Baltimore Post-Examiner / February 8, 2014
By Larry Luxner
Continued occupation of the West Bank and proliferation of Jewish settlements is causing Israel to lose the “moral high ground” it so desperately needs to guarantee future U.S. political support, visiting Israeli journalist Ari Shavit warned Tuesday during a talk at Washington’s American University.
Shavit, a columnist for Ha’aretz newspaper, was joined onstage at AU’s Katzen Center by journalist Jeffrey Goldberg, national correspondent for The Atlantic. Their conversation was moderated by David Gregory of NBC’s Meet the Press.
“I’m very unhappy with the way Israel is, and what it projects,” Shavit told a packed audience of about 220. “I fear inter-Jewish isolation. I don’t want the American Jewish community to withdraw into its own borders, and I don’t want Israel to be alienated from the American Jewish community. These are the two great pillars of world Jewry. What really makes me angry is that for a long time, we’ve seen this alliance between ‘Tea Party Israel’ and ‘Tea Party America.’ This keeps away those progressive and non-Orthodox Jews who need Israel more than anyone else.”
Asked who “Israel Tea Party” refers to, Shavit said “extreme right forces, the settlers and ultra-Orthodox” Jews who comprise a growing percentage of Israel’s population of around 8.1 million. “Israel’s existence depends on the fact that we have the moral high ground. But for decades, we’ve neglected this, using brute force and tainting Israel in a way that endangers it.”
Shavit is author of “My Promised Land: The Triumph and Tragedy of Israel.” The 464-page book currently ranks 18th on the New York Times non-fiction bestseller list. Copies were offered for sale following the hour-long event, which was organized and sponsored by AU’s Center for Israel Studies.
Despite his long association with the Israeli peace movement, Shavit said he is not opposed to the use of force when necessary.
“In many ways, the post-World War II world and definitely the 21st century is a world that’s very averse to the use of power. It’s perceived as weird and strange. But our lesson from Auschwitz was exactly the opposite. We tried this righteous, powerless option for a long time, and it ended with us going up in smoke. So we resolved never to be powerless again. That’s why there is an inherent tension between us and Europe — and not only because there is anti-semitism. The reality is that the use of power every now and then is essential.”
But he added: “Israel today doesn’t have military problems. We have all the F-16s we need. Its main problem is its legitimacy. The way things are, we will not be able to use force — even when it’s justified — because we’ve destroyed our moral position This is a threat to our national security. If we don’t win hearts and open minds and we don’t reposition ourselves, we will endanger ourselves morally and politically. I’m so angry at the people in Israel who don’t realize this.”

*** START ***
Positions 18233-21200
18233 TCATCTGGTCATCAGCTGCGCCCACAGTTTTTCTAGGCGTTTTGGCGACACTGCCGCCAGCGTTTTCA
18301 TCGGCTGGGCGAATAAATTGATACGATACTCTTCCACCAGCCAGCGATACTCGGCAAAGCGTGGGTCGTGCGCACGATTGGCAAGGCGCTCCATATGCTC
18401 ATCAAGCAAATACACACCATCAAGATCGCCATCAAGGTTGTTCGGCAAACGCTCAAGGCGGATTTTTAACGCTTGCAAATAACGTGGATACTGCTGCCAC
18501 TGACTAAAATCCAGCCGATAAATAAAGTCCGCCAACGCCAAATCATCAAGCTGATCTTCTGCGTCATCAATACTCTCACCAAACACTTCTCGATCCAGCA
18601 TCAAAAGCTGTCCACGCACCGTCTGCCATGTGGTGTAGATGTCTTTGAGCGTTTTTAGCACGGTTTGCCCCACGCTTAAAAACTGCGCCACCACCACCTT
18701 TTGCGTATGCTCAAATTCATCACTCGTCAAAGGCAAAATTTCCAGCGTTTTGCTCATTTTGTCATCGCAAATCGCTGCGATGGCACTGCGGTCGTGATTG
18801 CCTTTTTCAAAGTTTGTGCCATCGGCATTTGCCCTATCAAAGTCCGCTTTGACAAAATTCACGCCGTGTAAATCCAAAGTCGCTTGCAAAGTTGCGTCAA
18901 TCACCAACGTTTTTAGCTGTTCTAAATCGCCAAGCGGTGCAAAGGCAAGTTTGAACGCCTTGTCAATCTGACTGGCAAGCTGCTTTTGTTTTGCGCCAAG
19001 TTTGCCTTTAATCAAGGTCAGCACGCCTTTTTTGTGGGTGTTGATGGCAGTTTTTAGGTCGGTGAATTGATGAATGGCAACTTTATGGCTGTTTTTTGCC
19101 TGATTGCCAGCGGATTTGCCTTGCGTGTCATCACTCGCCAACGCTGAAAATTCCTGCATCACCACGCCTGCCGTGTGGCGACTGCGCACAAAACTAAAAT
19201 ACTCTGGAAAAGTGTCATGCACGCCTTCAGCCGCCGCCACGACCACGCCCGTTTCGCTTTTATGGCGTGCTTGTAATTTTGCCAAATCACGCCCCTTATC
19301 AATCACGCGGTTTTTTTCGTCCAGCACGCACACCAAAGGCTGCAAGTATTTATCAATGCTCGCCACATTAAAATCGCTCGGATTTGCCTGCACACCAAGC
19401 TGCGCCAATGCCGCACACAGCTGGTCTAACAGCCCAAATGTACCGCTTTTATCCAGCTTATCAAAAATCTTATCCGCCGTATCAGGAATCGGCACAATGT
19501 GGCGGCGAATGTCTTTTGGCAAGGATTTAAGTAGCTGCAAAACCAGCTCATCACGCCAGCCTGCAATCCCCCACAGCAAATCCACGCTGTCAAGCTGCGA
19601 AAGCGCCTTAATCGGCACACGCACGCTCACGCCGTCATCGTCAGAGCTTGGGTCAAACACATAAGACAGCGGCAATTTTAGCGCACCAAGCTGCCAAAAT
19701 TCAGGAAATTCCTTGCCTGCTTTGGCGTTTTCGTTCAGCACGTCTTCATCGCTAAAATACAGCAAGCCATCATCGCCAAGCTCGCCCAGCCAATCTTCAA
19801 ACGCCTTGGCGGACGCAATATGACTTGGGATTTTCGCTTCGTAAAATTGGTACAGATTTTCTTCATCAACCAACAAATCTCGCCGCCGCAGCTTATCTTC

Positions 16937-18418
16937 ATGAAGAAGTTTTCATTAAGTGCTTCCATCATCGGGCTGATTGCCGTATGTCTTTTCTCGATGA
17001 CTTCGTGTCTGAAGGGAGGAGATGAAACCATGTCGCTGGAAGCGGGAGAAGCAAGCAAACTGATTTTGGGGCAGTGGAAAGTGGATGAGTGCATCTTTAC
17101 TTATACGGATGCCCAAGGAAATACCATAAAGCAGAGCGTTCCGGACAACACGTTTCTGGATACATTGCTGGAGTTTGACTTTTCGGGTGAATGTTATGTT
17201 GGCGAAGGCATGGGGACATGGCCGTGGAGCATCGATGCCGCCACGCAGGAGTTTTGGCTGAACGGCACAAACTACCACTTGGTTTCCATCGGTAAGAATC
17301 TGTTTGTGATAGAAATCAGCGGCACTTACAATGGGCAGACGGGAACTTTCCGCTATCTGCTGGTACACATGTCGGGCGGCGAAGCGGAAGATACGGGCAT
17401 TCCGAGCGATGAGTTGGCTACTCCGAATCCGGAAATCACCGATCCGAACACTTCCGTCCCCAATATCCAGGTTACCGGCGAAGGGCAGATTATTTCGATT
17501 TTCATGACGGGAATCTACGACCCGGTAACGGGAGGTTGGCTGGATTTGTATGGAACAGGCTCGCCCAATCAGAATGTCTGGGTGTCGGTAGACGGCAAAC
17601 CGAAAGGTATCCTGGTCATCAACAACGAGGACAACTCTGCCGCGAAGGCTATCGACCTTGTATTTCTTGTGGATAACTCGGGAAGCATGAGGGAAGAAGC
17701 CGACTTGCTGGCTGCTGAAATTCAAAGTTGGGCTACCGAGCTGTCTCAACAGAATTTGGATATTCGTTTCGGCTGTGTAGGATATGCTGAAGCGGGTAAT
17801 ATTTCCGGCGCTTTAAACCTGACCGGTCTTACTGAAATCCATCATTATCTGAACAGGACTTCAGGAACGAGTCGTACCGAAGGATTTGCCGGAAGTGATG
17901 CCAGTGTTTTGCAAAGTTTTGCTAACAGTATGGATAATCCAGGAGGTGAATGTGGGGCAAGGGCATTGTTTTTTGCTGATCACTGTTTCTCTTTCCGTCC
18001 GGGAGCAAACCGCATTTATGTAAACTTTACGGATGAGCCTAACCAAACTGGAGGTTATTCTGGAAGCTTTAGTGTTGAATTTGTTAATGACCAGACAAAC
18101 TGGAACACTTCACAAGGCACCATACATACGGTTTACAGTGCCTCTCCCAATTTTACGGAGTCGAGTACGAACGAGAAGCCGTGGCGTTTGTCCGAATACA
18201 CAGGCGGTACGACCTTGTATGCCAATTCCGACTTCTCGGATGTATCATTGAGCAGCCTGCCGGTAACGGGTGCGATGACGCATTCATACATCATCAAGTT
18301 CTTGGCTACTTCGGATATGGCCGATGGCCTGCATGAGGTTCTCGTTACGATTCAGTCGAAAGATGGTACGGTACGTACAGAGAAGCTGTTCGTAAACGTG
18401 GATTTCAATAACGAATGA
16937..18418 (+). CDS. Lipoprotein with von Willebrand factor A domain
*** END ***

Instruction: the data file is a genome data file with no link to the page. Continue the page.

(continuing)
Shavit said he’s “very much pro-diaspora” in that he wants to see American Jews strengthen their own communities rather than make aliyah.
“I do not want you to come to Israel,” he insisted. “The new Zionism should be about strengthening the American Jewish and Israel simultaneously. The old formula about God and the ghetto is not relevant anymore. That stopped working 100 years ago.”
Goldberg, who’s interviewed world leaders ranging from Cuba’s Fidel Castro to Jordan’s King Abdullah, is a former Israel Defense Forces soldier who served as a prison guard during the first intifada, or uprising. He said “it would be ridiculous to sit up here and say the Jewish people couldn’t survive without Israel — we’re good at surviving.”
But he agreed with Shavit that the Jewish state’s continued occupation of the West Bank runs against Israel’s long-term interests.
“One of the tragedies of the settlement movement is that it makes Judaism look small-minded, petty and repressive. That’s dangerous,” he said. “The Israelis can be very myopic. They don’t understand what they’re doing to themselves and their image. A Judaism that is small and petty is not good for the rest of us who think of Judaism as something larger than possessions of a set of hills.”
During the Q&A that followed Shavit’s speech, a young man who identified himself as a senior at AU asked if Israel was “a country in the Middle East that we support as a function of U.S. foreign policy, is it a spiritual homeland, or is it just another place on the map?”
“Yes,” Shavit responded to laughter. “I think Israel is the home of the Jewish people. In many ways, we are still a homeless people. We needed to build that home to guarantee our physical existence. Israel is a unique historical phenomenon. Its existence is the triumph of the human spirit.”
Shavit said he’s shocked by the mood at U.S. college campuses as the anti-Israel divestment movement seems to gain strength. In December, the American Studies Association passed a resolution approving the boycotting of Israeli universities in support of Palestinian self-determination — but the ASA resolution has sparked a loud protest from Jewish students and Israel sympathizers throughout the nation.
“I’ve seen faculty members who find it difficult or even frightening to speak in Israel’s defense,” Shavit said. “Students, Jewish kids who feel intimidated by their professors and even some of their peers, would send me emails that were heartbreaking. I cannot believe that in this day and age, people would experience such intellectual terror.”